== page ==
Judge Leon Emerson, lawyer who helped Downey incorporate, passes away at 90

DOWNEY – Judge Leon Emerson, who served as president of the Downey Chamber of Commerce in 1958, died in his sleep Feb. 11 at 90.  

As a young local attorney, Emerson was an active member of the Steering Committee for the Incorporation of Downey. When the movement for incorporation won the vote in 1956 (a similar vote had failed in 1954) the instant city of 86,000 began to establish processes and  take over services that had previously been supplied by the County.  

He therefore led the Chamber at an important time in the city’s early history, when debates raged about what the services would be, and how much they would cost.

He also became president of the Exchange Club and several other local groups.  He was a Scoutmaster, long-time member of Downey Kiwanis and the Shriners, and a founder of Downey Counseling Center.

In 1961, he was appointed to the Downey Municipal Court, and served most of his 30 years on the bench here. Judge Emerson was a local leader who ultimately left a national impact in his tireless crusade to get drunk drivers off the road. Time Magazine hailed him as a courtroom innovator.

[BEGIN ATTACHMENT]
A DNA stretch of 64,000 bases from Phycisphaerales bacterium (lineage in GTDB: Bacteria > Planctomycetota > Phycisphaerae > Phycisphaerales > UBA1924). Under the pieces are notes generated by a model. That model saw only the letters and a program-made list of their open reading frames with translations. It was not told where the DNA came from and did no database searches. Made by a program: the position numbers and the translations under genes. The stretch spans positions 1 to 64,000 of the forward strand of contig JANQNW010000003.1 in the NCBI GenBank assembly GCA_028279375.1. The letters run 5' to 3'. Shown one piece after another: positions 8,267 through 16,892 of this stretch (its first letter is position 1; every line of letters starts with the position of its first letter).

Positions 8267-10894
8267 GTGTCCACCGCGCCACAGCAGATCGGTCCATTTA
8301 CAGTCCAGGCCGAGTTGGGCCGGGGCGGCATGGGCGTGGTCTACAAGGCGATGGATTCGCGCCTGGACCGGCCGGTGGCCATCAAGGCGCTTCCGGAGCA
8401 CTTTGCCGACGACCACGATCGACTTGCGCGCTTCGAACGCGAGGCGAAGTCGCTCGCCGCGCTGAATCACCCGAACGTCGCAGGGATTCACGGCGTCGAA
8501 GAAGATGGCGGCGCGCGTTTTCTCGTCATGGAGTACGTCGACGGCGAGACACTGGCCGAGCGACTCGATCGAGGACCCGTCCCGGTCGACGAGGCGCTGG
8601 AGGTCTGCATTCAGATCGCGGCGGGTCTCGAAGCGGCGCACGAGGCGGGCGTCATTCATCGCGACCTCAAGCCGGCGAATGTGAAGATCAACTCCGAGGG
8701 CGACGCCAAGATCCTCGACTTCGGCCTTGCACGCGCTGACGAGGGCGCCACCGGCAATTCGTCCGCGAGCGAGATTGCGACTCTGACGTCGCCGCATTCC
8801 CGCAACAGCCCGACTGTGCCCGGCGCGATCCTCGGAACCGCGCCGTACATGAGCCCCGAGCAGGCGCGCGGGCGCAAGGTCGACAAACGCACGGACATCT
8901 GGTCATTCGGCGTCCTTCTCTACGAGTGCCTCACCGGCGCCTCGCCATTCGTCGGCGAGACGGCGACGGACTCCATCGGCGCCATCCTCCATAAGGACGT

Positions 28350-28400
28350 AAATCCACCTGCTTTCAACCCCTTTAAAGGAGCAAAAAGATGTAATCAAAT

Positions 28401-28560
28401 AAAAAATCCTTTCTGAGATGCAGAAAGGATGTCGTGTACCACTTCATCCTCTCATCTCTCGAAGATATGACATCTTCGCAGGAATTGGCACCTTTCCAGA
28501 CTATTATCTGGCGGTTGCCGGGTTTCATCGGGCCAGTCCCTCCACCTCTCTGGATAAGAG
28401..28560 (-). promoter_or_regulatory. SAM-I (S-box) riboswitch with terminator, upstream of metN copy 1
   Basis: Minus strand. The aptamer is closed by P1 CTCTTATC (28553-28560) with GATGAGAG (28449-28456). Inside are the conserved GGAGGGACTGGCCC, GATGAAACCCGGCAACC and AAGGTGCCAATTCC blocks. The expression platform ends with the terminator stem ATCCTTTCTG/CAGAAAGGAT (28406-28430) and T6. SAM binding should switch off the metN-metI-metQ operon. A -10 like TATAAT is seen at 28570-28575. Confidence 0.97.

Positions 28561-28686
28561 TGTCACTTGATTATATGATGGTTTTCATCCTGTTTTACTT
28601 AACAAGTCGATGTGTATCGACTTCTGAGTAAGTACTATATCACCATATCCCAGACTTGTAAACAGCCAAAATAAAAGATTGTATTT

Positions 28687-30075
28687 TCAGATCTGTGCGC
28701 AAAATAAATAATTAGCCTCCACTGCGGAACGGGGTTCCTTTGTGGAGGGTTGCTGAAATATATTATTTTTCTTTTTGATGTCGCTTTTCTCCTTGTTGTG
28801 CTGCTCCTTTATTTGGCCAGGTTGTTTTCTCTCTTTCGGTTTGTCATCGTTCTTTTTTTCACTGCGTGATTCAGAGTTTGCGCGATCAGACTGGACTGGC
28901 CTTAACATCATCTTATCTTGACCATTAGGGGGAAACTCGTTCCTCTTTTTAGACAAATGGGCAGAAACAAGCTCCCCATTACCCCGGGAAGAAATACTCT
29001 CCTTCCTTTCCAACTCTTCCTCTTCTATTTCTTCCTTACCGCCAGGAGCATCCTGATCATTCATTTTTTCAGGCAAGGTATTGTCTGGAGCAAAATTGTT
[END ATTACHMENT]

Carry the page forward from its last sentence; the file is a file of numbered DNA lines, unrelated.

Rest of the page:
He met Bud McDonald, a former child actor in the “Our Gang” series, and they became friends and collaborators. Together they developed what is known today as the court card, used by judges nationwide to confirm attendance at a local Alcoholics Anonymous or Narcotics Anonymous meeting under a judge’s order. Emerson, a former Downey Toastmaster, spoke at judges’ and lawyers’ conferences all over the country to promote the concept. He campaigned for treatment programs, as well as tougher laws.  McDonald and Emerson founded the nonprofit Southern California Alcohol and Drug Programs (SCADP) to bring treatment, education and services to alcoholics and addicts.  

Like many early Downeyites, Judge Emerson came from the heartland of America. The eleventh of 13 children, he grew up on an Oklahoma farm. In WWII, he fought at Iwo Jima and the Battle of Okinawa. He then used the G.I. Bill to attend Compton College and Loyola, and graduated from the Southwestern School of Law.  

He is survived by his wife, Lora; daughter Julia; sons David and Donald; granddaughter Ayisha; two grandsons and two great-grandchildren; and an older sister, Cleo LeVally of Oklahoma.  

A short military ceremony is set for 11:30 a.m. on Feb. 29 at Riverside National Cemetery, 22495 Van Buren Blvd. 

Judge Emerson told his daughter he wanted a “fun funeral.”  So whether attending or not, those who wish to honor him are "encouraged to wear bright, fun colors on Leap Year day.  And smile to remember the loud jackets and ties he often wore under his dark judicial robes."